NORTH DAKOTA: GEOGRAPHY AND CLIMATE OF NORTH DAKOTA

North Dakota is a state located in the Midwestern region of the United States of America; on the Canadian border halfway between the Pacific and Atlantic oceans. North Dakota is the 19th largest state by area in the U.S.; it is the 3rd least populous, with just over 641,481 residents as of 2008.[4] North Dakota was carved out of the northern half of the Dakota Territory and admitted to the Union on November 2, 1889. The Missouri River flows through the western part of the state and forms Lake Sakakawea behind the Garrison Dam. The western half of the state is hilly and contains lignite coal and oil. In the east, the Red River forms the Red River Valley, holding fertile farmland. Agriculture has long dominated the economy and culture of North Dakota. The state capital is Bismarck and the largest city is Fargo. The primary public universities are located in Grand Forks and Fargo. The United States Air Force operates bases at both Minot and Grand Forks. 

Flag of North Dakota
Cruisin'' Downtown, Fargo
Edgewood Golf Course, Wahpeton
Fall River Path, Mandan Trail, Bismarck
Four-Wheelin, Sawyer
Hunter''''s Paradise, Verona
Independence Day Symphony , Bismarck
Learning to Ski, Mandan
NORTH DAKOTA MAP
Seal of North Dakota
Now What Wayne Vedvig
the Wild Prairie Rose

Geography
North Dakota is considered to be in the U.S. regions known as the Upper Midwest and the Great Plains, and is sometimes referred to as being the "High Plains". The state shares the Red River of the North with Minnesota on the east; South Dakota is to the south, Montana is to the west, and the Canadian provinces of Saskatchewan and Manitoba are north. It sits essentially in the middle of North America, and in fact a stone marker in Rugby, North Dakota, identifies it as being the "Geographic Center of the North American Continent". With 70,762 square miles (183,273 km2), North Dakota is the 19th largest state.

The western half of the state consists of the hilly Great Plains, and the northern part of the Badlands to the west of the Missouri River. The state's high point, White Butte at 3,506 feet (1,069 m), and Theodore Roosevelt National Park are located in the Badlands. The region is abundant in fossil fuels including crude oil and lignite coal. The Missouri River forms Lake Sakakawea, the third largest man-made lake in the United States, behind the Garrison Dam. The central region of the state is divided into the Drift Prairie and the Missouri Plateau. This area is covered in lakes, slough, and rolling hills. The Turtle Mountains are located along the Manitoba border. The geographic center of the North American continent is located near the city of Rugby.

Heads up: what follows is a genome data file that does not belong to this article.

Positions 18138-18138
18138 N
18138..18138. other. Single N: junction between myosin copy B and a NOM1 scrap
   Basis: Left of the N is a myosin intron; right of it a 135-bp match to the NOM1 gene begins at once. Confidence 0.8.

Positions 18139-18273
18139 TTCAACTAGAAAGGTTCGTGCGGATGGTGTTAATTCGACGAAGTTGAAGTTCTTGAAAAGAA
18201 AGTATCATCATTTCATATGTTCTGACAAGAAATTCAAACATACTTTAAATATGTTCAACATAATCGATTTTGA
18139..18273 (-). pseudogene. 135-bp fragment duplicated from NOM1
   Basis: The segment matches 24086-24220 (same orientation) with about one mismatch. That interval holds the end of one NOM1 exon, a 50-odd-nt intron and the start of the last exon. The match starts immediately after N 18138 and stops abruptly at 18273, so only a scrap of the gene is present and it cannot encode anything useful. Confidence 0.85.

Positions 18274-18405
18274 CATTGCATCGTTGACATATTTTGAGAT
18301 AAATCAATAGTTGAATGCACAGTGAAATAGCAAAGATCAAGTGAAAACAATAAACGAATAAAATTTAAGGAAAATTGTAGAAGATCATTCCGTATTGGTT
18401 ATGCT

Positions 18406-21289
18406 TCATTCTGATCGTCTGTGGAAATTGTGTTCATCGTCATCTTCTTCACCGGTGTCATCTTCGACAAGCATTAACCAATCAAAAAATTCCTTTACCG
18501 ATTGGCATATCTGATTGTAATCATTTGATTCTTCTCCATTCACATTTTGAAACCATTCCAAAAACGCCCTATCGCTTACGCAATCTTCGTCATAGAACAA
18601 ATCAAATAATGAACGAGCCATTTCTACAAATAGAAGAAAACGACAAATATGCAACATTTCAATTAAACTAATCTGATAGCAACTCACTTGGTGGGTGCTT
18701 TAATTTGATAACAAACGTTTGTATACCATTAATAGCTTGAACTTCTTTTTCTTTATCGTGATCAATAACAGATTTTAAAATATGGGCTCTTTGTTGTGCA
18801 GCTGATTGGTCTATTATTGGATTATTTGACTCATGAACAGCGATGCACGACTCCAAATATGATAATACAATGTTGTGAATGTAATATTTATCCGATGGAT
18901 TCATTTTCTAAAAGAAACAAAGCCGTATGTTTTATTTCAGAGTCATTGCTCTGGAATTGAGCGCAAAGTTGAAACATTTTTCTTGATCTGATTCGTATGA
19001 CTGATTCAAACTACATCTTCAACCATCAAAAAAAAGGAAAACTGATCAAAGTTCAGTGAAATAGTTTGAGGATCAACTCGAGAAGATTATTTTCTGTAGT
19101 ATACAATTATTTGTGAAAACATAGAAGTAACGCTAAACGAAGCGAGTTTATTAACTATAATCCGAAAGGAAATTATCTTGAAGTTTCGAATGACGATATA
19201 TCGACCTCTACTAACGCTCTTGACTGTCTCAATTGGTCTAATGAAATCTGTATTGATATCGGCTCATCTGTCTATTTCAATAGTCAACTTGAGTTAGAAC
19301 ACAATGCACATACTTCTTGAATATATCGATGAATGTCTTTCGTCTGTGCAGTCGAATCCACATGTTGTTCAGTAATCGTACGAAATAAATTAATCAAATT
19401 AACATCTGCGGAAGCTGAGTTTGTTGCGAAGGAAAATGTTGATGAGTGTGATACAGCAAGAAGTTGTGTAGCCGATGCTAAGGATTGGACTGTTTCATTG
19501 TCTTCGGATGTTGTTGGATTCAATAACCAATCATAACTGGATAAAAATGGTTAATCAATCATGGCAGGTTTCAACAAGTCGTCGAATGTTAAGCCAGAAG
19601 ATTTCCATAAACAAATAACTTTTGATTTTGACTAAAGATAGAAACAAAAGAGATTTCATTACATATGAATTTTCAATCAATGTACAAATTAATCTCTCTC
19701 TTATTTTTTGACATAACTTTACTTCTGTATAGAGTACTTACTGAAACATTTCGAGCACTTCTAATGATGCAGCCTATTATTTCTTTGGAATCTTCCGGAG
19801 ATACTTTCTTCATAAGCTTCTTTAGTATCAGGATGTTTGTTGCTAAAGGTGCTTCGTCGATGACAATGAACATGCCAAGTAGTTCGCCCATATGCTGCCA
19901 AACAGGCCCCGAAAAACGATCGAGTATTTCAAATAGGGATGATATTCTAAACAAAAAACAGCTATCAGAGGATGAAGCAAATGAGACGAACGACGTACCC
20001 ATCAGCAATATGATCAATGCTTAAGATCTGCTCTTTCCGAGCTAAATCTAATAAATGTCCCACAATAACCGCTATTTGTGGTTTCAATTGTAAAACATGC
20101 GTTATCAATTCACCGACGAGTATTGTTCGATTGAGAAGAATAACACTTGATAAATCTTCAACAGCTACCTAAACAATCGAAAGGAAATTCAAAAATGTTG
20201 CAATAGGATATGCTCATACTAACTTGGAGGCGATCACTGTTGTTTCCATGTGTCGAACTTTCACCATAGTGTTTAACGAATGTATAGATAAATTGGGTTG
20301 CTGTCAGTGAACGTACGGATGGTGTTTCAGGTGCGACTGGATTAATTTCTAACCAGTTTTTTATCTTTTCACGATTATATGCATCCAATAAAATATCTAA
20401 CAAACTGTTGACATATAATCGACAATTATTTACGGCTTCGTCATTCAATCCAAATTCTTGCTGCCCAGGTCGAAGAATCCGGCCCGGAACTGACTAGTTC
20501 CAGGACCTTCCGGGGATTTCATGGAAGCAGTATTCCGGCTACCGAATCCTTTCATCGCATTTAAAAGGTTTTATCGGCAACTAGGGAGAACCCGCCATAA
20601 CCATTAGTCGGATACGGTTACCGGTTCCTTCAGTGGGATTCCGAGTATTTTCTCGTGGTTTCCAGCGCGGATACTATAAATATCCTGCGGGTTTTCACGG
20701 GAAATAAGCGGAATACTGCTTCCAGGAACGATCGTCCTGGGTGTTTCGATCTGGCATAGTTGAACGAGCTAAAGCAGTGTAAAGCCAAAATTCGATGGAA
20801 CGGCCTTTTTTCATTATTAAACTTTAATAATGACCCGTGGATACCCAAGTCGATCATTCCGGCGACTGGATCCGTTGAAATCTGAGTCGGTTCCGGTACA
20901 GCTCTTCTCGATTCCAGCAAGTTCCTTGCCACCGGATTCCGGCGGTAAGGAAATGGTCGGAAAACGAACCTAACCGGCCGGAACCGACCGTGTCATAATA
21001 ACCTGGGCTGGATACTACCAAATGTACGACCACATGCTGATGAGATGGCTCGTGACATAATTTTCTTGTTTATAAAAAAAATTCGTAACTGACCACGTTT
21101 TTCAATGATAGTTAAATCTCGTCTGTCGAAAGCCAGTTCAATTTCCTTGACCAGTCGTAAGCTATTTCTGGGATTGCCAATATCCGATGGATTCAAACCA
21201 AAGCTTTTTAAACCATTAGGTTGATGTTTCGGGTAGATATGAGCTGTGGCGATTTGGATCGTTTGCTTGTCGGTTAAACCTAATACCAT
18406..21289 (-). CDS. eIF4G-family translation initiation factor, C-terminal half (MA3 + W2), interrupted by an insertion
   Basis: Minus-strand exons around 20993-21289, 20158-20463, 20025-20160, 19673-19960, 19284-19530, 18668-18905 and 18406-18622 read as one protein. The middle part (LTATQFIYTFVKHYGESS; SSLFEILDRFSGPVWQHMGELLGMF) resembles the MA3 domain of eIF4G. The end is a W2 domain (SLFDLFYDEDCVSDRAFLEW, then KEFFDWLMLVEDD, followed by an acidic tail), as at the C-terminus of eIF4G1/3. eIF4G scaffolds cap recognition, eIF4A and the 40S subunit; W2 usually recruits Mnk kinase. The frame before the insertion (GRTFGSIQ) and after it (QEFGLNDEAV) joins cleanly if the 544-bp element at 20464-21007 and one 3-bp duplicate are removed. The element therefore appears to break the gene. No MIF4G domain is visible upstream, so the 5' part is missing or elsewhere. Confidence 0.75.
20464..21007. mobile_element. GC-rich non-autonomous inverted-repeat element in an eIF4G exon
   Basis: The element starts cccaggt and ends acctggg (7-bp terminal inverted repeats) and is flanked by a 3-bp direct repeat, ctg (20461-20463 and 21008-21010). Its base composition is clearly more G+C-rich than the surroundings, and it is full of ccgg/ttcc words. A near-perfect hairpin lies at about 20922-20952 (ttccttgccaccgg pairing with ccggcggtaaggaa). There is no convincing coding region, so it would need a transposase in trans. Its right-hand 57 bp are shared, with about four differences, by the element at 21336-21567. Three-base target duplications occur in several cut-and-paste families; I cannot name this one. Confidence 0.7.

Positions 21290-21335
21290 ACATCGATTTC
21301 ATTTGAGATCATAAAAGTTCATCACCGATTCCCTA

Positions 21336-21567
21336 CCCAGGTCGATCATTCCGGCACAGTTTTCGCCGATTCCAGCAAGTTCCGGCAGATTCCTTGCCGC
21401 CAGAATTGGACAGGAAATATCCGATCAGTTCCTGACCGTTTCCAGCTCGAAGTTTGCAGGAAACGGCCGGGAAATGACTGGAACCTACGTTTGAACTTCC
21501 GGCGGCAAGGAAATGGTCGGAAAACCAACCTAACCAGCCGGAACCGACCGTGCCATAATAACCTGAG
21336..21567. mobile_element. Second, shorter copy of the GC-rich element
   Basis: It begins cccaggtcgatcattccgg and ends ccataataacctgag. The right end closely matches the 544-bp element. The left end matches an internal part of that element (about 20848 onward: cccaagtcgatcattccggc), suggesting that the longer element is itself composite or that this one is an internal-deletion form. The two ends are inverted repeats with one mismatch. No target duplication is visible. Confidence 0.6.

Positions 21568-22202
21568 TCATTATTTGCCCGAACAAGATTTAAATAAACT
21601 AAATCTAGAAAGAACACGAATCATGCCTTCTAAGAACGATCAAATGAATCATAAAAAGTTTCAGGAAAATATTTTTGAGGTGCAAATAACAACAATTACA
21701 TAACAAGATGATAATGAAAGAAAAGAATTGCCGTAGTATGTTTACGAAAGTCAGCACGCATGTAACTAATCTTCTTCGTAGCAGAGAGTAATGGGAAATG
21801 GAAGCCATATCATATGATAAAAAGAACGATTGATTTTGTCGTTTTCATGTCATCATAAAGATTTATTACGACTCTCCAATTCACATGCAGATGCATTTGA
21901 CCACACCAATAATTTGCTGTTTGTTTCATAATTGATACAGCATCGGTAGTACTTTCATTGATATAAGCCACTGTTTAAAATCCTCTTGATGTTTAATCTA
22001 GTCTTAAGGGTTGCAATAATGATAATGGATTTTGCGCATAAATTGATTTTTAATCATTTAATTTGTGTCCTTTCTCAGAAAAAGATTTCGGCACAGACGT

The eastern part of the state consists of the flat Red River Valley, the bottom of glacial Lake Agassiz. Its fertile soil, drained by the meandering Red River flowing northward into Lake Winnipeg, supports a large agriculture industry.[11] Devils Lake, the largest natural lake in the state, is also found in the east. Overall, North Dakota is a very flat state, however, there are some significant hills and buttes in the western half of the state. Most of the state was covered in grassland (and today, mostly with farmland); only 2% of North Dakota was historically forest.

Climate
North Dakota endures some of the most extreme temperature variations on the planet, characteristic of its continental climate, with cold winters and hot summers: the record low temperature is −60 °F (−51.1 °C) and the record high temperature is 121 °F (49 °C). Meteorological events include rain, snow, hail, blizzards, polar fronts, tornadoes, thunderstorms, and high-velocity straight-line winds. Depending on location, average annual precipitation ranges from 14 in (35.6 cm) to 22 in (55.9 cm).

Springtime flooding is a relatively common event in the Red River Valley, because of the river flowing north into Canada, creating ice jams. The spring melt and the eventual runoff typically begins earlier in the southern part of the valley than in the northern part. The most destructive flooding in eastern North Dakota occurred in 1997. North Dakota is largely semiarid; however the low temperatures and snowpack prevents the state from having a xeric character.

Luciano Mende

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